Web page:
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This Week in Science: Aug 14, 2009

In this week's issue of Science, there's an interview with Margaret Hamburg, the new FDA Commissioner, about her views on the organization's changing roles as well as her thoughts on how to bolster confidence in the agency. She says, "I hope a hallmark of my tenure as FDA commissioner is to establish that FDA is a science-driven agency and that, as we make critical regulatory decisions, we welcome and foster the input of all of our scientists and outside experts."

San Francisco State University's Michael Goldman reviews DNA: Promise and Peril, in which Linda McCabe and Edward McCabe talk about both the ethical issues and the potential of genomic medicine. Goldman is skeptical that the McCabes, medical geneticists at UCLA, aren't against genetic determinism, as they say they are, because of the focus on epigenetics. "That simply pushes the problem one step back, by suggesting that when we can analyze the methylation and chromatin state or transcriptional activity of every gene, then we will be able to predict the future of each individual," he writes. "It is not necessarily so."

A policy forum article looks into consent issues surrounding biobank samples and information from children. The authors argue that when possible, access to this data should be preceded by their consent as adults. A story in our sister publication, GenomeWeb Daily News, has more.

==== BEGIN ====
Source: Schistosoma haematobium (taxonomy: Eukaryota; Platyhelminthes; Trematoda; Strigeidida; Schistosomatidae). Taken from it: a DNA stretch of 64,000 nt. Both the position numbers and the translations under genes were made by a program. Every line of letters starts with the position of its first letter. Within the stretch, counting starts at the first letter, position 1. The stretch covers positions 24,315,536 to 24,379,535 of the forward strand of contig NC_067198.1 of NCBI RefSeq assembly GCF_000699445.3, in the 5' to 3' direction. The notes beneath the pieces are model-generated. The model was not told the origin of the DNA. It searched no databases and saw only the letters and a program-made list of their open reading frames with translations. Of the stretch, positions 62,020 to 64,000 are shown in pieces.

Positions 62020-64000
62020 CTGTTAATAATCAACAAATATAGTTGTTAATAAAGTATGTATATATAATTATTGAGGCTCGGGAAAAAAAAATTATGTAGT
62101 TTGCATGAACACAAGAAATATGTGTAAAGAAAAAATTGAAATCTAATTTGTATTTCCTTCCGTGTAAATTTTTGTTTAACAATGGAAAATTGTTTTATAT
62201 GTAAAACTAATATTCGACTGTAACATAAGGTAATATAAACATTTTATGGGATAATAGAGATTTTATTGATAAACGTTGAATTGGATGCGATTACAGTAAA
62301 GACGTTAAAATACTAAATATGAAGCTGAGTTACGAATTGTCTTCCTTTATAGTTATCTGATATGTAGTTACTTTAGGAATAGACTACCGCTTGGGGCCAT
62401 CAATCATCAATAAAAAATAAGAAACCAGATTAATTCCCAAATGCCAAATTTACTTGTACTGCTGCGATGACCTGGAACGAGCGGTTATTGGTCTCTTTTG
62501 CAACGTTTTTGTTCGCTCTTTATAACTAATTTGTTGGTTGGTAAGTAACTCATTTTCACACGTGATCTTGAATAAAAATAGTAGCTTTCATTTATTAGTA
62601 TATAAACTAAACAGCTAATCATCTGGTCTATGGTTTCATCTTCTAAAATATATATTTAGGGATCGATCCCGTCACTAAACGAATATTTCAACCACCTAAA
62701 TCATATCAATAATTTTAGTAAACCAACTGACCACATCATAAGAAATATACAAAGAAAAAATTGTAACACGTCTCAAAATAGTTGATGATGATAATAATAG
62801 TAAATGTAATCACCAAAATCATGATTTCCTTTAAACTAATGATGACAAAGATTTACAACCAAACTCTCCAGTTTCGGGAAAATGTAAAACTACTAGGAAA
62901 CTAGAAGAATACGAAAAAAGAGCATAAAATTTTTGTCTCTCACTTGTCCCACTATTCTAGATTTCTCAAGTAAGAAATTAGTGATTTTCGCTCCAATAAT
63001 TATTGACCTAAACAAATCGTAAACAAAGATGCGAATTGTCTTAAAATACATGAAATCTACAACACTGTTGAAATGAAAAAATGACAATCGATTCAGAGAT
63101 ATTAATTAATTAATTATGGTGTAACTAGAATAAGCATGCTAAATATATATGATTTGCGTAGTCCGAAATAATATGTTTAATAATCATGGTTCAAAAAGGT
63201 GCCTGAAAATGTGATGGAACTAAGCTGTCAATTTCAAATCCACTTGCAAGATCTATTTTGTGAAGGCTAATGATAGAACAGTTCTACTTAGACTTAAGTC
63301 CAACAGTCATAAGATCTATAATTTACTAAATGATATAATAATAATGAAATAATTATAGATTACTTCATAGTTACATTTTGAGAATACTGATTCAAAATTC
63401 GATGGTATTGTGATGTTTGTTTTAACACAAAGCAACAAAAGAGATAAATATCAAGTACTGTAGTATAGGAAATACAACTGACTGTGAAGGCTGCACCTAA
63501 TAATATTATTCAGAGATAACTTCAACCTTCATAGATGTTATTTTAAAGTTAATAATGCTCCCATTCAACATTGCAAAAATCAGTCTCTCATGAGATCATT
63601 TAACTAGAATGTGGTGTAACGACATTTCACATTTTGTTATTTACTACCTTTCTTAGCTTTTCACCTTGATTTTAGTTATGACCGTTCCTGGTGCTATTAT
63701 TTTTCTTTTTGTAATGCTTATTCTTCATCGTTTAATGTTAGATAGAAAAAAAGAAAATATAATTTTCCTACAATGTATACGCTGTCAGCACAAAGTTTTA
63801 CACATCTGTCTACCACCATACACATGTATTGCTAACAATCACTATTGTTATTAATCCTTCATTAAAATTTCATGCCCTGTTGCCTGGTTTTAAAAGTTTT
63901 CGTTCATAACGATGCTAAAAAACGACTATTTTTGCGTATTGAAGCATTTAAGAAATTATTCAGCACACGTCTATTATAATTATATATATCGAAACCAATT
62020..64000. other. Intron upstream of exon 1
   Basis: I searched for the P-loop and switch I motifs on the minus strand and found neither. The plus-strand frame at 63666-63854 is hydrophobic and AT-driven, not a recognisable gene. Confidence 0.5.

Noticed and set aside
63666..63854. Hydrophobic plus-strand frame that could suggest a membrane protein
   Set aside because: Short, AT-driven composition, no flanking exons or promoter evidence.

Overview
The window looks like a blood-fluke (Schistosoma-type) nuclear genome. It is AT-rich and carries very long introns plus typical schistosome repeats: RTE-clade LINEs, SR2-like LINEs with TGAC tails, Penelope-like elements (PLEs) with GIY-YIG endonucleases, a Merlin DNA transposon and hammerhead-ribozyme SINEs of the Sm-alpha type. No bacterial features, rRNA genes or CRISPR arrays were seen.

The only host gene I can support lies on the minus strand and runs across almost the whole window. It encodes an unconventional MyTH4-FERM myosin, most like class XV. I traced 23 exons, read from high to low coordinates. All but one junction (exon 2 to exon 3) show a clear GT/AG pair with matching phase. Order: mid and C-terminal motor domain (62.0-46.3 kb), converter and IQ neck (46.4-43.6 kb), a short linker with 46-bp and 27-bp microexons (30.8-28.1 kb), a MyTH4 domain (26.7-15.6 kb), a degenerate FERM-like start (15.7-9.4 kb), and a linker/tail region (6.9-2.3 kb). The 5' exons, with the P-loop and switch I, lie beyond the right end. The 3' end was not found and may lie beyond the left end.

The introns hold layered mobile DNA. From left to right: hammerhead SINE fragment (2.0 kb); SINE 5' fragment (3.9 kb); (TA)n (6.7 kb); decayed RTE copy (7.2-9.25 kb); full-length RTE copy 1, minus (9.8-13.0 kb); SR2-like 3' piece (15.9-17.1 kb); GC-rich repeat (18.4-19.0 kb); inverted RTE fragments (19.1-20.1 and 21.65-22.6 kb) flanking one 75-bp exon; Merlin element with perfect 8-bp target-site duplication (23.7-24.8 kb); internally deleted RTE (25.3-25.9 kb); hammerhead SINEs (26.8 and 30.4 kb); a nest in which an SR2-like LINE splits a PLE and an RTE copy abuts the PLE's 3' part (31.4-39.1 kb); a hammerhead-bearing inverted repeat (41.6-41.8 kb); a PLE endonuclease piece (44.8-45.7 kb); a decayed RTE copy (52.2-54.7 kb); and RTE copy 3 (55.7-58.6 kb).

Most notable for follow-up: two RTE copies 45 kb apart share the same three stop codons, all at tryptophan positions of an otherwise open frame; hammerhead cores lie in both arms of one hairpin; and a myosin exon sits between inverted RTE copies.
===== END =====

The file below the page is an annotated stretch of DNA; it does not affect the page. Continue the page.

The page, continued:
A group led by Max Planck's Matthias Mann used high-res mass spec to examine the extent of lysine acetylation across the entire human proteome. They identified 3,600 lysine acetylation sites on 1,750 proteins, finding that it "preferentially targets large macromolecular complexes involved in diverse cellular processes, such as chromatin remodeling, cell cycle, splicing, nuclear transport, and actin nucleation," they say. They also found that acetylation can influence susceptibility of proteins to phosphorylation.

In other work, researchers studied the genetic basis of sleep duration, or how many hours a person needs a night. In the process of performing candidate gene resequencing, they identified a mutation in a transcriptional repressor, hDEC2-P385R, that is linked to shorter daily sleep times. Says a related perspective, "Molecular genetic approaches remain our best hope to find, without a priori assumptions, molecules that regulate the complex phenotype of sleep."